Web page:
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The Minimum Energy Efficiency Standards Plans – Impact on Landlords

The Minimum Energy Efficiency Standards Plans – Impact on Landlords

The introduction of new regulations requiring landlords to improve energy efficiency standards could have a significant impact on rental incomes and property prices. This, according to the law firm Maples Teesdale, is the likely outcome of the Government plans to introduce what it has termed the Minimum Energy Efficiency Standards (MEES).

The new regulations went through the consultation stages in August and September of last year and are expected to be set out by the election in May, before coming into force in part in 2018 with further rules being enforced in 2023.

The MEES rules will be administered by Trading Standards and carry a potential civil penalty in the case of landlords failing to meet them. In short they mean that all landlords will have to achieve either a D or E – which is yet to be confirmed – on their Energy Performance Certificate (EPC). The rules will come into force on properties where a new lease is being made to a new tenant on 1 April 2018. For all other lettings types, including renewals, the MEES rules will be enforced from 1 April 2023.

There will be some exemptions – short leases, leases of over 99 years, and cases where the landlord has taken all the necessary energy efficiency steps laid out in the Government’s Green Deal scheme but have still not reached the D or E rating will be given exemptions from the new rules.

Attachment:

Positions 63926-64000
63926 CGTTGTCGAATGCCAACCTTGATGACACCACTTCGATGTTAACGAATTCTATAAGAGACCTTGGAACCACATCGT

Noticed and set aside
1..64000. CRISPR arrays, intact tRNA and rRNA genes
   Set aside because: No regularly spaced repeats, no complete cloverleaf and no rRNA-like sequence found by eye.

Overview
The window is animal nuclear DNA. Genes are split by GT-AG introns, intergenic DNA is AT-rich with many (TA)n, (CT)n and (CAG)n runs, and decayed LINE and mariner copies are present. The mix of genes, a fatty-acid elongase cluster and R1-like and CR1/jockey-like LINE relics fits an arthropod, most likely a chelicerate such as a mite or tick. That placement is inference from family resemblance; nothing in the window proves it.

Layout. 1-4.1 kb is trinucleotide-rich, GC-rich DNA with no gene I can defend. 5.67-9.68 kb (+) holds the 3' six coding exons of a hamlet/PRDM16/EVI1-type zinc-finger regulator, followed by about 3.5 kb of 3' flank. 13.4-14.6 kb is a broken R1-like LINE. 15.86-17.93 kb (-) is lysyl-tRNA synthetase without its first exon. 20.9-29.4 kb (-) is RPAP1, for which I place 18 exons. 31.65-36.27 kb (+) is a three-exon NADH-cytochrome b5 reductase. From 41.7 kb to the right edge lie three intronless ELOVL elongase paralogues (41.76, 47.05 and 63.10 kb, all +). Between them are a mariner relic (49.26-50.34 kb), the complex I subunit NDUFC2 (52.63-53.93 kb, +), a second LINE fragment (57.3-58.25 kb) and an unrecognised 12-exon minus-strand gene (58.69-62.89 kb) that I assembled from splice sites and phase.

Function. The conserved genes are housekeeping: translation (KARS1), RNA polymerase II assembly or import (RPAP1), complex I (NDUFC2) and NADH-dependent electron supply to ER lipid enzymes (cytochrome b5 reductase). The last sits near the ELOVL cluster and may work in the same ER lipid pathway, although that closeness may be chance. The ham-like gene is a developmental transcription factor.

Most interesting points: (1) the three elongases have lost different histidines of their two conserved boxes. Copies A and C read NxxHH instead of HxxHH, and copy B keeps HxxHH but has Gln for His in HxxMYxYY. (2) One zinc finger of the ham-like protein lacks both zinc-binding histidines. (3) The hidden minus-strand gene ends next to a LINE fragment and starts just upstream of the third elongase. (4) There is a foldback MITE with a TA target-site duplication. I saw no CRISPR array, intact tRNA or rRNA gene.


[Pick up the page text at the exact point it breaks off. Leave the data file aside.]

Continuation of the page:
The intention of the new rules is to ensure rogue landlords can no longer hide away from energy saving measures. However, the suggestion of Maples Teesdale goes, the impact on the private rented sector could be negative overall.

With the prospect of penalties for properties that fail to meet the new energy efficiency savings including tribunals and fines, and the more obvious issue of costs incurred to improve properties, the legal firm believe that landlords will be put off making investments in new properties that may require additional work to bring them up to scratch. This could affect the buy-to-let market, leave more properties unsold, and impact on prices.

This is all a long way off, though. The rules may well have an effect on the market but all they really represent is an extension of the EPC that must be provided for every private property on the rental market.

Along with fire safety standards, and gas and electricity checks, the EPC must be provided by landlords with information on the energy use of the property. Many landlords are already taking steps to improve their energy efficiency and there are several grant schemes available specifically to help landlords.

Organisations such as local councils and the Energy Saving Trust offer help and financial support. The Government also offers the Landlord’s Energy Saving Allowance to help towards costs incurred for cavity wall, loft, floor, solid wall and hot water system insulation, and for draught-proofing.

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